Overall, the experience was really great. The sound was an amazing fit for the space, except with Hodges’ performance, which literally made my entire body vibrate. The staff and guests were really friendly. A-typical for “artsy” Manhattan locales. The scenery was pleasing, artsy, but not so obscure you feel like a hay chewing dung farmer. Coat check was also only $3 dollars, score. However, HOWEVER, the bathroom situation is deplorable. It’s all low level red lighting with automatic faucets, that when starting, cause the pipes to bang and clatter inside the walls. I don’t even want to think about what the puddle on the floor next to the toilet was. With the amount of lighting in the bathroom how could you even be mad if someone missed. The music though, was not a miss. Awesome experience, and I recommend you get tickets to the remaining performances today and tomorrow.

The Mi(ke) Slingers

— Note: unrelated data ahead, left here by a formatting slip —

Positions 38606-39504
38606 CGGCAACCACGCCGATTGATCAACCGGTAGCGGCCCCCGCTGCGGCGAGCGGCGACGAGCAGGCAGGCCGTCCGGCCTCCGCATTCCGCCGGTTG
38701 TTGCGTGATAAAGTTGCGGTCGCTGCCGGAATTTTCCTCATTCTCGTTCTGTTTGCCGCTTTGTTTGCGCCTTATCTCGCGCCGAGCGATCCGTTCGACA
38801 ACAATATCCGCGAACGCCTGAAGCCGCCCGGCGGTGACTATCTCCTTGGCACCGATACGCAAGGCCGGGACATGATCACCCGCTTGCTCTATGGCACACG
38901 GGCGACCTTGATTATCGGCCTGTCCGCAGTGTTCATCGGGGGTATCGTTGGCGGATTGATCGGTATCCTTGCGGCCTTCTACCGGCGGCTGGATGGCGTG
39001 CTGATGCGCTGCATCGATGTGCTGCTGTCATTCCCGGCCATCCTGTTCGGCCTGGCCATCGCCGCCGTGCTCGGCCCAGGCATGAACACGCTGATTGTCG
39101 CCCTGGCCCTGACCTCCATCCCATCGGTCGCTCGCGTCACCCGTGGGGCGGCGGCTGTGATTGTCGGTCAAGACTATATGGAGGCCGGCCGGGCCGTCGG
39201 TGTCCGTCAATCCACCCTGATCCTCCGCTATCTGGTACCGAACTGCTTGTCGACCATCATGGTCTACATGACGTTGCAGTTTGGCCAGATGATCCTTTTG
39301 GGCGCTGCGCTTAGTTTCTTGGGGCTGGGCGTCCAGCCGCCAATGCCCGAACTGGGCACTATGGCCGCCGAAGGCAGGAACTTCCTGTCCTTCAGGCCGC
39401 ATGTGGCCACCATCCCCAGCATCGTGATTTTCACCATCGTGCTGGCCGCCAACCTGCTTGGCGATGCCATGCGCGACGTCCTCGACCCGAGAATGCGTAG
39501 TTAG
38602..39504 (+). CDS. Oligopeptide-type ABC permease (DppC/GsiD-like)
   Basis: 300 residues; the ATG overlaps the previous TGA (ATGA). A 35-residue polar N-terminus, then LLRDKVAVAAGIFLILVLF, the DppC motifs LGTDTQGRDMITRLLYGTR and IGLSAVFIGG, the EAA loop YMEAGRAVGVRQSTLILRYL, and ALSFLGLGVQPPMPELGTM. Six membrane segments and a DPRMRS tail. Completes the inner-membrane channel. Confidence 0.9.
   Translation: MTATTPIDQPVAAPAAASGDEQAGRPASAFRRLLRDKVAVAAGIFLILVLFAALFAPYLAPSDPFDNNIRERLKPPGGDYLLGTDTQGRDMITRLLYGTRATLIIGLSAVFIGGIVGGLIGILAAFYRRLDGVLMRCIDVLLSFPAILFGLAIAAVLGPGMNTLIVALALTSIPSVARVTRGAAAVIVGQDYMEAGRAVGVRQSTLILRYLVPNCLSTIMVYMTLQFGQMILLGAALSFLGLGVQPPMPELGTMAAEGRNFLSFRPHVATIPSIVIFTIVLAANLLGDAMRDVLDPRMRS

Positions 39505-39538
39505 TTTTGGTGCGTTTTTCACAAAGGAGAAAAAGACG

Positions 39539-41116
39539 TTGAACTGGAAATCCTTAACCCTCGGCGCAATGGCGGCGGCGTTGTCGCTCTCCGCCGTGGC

This picture is a great representation of what the Mi(ke) Slingers bring to the table as a musical act. Fun, connected…about it. They’re made up of two Mike’s and the gun packing keyboard player, Helen. Mike on the far right is married to Helen and their connection really brings another level to their live performance. Anybody that connects to music can see the connection they share about the music, and it’s really a beautiful thing to watch. If I had to describe them in two words it would be mellow intensity. The aura they give off is relaxed confidence, but they play the music with intensity and joy. I think that’s what it really comes down to. The joy they feel playing gets caught up and mixed into the music as its output to you.